The new site finally selected to house the Vila Chocolatão community was located about a half hour drive from the original community. It was to be called Residencial Nova Chocolatão. Whilst some newer residents of Vila Chocolatão demanded to be included in the development, receipt of houses was restricted to those living in Vila Chocolatão on the census date in 2009.

Role of partners-network members

The Porto Alegre Municipality assumed the overall responsibility for the administration of the resettlement project, however, multiple participants ranging across the Federal Government, the State Government of Rio Grande do Sul, the private sector and civil society contributed to the implementation of resettlement plans and the social inclusion project. Some of the specific roles of partner/network members in the Vila Chocolatão included:

  • Federal Regional Court of the 4th Region (TRF4) – the federal government body who heard the case for the eviction of the original Vila Chocolatão community, lead the establishment of the Social Inclusion project, key in several projects and have been working with the Chocolatao community since 2005.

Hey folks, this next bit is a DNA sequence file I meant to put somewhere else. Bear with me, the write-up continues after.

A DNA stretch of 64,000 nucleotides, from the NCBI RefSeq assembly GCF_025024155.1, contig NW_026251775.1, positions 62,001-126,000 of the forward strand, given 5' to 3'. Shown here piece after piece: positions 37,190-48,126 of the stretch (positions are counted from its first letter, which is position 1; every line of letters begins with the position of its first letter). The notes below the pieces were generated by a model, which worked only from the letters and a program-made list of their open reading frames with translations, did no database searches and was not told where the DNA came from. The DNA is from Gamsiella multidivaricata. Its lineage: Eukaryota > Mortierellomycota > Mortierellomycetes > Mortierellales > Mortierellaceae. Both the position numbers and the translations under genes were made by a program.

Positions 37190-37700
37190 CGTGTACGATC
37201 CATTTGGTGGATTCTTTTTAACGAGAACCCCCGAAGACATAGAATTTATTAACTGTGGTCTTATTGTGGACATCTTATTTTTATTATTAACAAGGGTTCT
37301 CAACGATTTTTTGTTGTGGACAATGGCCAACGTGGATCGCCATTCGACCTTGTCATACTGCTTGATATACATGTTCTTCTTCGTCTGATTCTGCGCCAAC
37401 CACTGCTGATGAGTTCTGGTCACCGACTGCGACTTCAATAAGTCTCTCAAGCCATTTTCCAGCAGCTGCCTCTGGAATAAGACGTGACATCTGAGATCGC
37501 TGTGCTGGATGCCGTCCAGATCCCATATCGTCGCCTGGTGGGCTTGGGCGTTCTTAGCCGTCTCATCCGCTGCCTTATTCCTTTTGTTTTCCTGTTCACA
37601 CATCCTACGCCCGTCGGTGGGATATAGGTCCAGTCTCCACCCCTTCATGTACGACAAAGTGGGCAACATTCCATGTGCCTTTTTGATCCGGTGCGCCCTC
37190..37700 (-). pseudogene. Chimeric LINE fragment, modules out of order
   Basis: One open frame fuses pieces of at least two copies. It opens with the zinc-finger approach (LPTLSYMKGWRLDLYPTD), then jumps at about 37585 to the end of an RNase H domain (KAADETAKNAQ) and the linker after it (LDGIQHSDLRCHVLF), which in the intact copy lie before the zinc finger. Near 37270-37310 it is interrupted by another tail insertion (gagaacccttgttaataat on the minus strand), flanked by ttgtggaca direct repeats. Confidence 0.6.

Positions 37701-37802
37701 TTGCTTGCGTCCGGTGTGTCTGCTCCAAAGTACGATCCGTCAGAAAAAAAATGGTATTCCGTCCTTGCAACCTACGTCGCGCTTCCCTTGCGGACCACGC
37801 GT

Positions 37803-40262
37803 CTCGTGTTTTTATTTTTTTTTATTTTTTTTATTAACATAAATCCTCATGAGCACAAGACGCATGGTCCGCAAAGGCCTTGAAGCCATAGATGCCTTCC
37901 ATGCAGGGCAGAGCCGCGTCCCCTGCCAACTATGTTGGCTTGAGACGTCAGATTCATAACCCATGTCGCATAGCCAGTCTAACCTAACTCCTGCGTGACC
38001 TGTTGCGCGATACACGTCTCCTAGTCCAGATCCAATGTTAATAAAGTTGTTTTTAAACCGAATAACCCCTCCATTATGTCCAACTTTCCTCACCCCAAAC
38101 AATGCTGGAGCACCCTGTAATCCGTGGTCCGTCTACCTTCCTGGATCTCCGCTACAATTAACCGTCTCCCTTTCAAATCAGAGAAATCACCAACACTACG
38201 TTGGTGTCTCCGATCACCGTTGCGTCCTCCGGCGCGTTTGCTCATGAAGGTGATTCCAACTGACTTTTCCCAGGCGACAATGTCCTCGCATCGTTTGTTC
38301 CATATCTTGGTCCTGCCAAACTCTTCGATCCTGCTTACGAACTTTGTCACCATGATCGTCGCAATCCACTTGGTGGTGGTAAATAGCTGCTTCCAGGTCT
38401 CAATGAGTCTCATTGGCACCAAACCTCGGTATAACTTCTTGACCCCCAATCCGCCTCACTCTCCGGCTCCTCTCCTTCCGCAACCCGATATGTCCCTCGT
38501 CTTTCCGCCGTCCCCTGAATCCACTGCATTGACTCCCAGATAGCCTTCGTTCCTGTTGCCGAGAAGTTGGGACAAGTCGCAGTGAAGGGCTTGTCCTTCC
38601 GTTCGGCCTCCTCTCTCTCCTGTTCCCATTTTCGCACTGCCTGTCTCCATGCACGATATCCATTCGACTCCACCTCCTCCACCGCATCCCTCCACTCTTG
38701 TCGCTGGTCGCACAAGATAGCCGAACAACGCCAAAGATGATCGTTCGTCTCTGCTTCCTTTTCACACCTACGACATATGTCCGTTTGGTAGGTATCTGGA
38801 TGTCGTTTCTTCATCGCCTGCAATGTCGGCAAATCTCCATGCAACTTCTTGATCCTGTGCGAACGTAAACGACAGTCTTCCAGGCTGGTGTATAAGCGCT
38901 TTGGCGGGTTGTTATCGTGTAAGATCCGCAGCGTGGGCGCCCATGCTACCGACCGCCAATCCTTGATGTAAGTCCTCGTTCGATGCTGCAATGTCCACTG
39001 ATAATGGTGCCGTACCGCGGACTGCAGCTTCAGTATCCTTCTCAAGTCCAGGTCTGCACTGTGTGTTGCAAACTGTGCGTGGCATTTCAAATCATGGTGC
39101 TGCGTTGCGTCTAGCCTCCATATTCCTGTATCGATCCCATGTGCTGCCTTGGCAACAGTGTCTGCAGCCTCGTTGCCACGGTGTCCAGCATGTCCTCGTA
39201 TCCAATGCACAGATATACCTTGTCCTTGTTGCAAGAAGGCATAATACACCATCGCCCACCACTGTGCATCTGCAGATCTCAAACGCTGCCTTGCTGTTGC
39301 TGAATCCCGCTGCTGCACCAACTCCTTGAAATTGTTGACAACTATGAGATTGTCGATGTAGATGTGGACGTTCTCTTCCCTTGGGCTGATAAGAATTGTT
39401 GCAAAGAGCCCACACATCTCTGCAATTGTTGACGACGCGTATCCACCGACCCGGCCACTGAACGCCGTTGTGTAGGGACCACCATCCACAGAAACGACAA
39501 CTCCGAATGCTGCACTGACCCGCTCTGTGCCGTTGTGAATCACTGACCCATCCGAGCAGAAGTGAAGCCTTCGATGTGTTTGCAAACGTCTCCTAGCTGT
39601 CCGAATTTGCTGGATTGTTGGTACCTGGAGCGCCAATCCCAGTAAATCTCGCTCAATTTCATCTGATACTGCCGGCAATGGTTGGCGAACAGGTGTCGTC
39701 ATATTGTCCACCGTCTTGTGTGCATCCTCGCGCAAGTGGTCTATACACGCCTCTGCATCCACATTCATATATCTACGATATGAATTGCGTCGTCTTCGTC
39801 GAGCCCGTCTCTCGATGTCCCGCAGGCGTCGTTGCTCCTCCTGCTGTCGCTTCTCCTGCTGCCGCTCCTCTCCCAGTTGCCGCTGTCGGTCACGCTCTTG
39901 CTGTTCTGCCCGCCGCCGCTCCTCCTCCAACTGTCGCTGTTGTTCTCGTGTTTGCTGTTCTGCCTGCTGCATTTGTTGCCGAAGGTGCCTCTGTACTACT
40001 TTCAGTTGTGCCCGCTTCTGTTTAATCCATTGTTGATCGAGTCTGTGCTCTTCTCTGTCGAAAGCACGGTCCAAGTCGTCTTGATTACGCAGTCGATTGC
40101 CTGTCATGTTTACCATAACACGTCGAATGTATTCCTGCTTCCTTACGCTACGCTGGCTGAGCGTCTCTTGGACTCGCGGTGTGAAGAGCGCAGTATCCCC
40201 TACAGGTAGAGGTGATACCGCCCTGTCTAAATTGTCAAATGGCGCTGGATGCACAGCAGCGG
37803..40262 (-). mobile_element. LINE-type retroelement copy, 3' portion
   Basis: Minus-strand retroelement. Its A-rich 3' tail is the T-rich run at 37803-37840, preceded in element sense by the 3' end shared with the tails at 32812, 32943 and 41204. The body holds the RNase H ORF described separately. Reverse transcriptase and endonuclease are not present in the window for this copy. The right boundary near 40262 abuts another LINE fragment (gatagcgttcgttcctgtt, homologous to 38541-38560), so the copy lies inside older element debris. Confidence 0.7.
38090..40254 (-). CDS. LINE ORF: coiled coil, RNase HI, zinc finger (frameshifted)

• DEMHAB – construction of the Nova Residencial Chocolatão village.
  • City Industry and Commerce Office (SMIC) – provision of income generation training programs for all and provision of income generation training for ‘at risk’ women and monitoring their entry into the job market.
  • City Local Governance Department (SMGL) – ongoing role in coordinating the CSN, developing the social capital of community members and assisting with finding solutions for challenges faced by the community.
  • City Health Department (SMS) – the Santa Marta Community Health Clinic worked with the Chocolatão community prior to resettlement. A registered nurse from the clinic visited the slum daily, providing assistance where needed and directing those in need of urgent medical attention to the Clinic or a hospital. After the community resettled, the health centre Posto Tijucas assists the population of Nova Chocolatão.
  • City Education Department (SMED) – ensured school attendance of children living in Vila Chocolatão and implemented the PIM/PIÁ and Literate Brazil programs. Every child had a place at school post-settlement, including 120 kindergarten-aged children.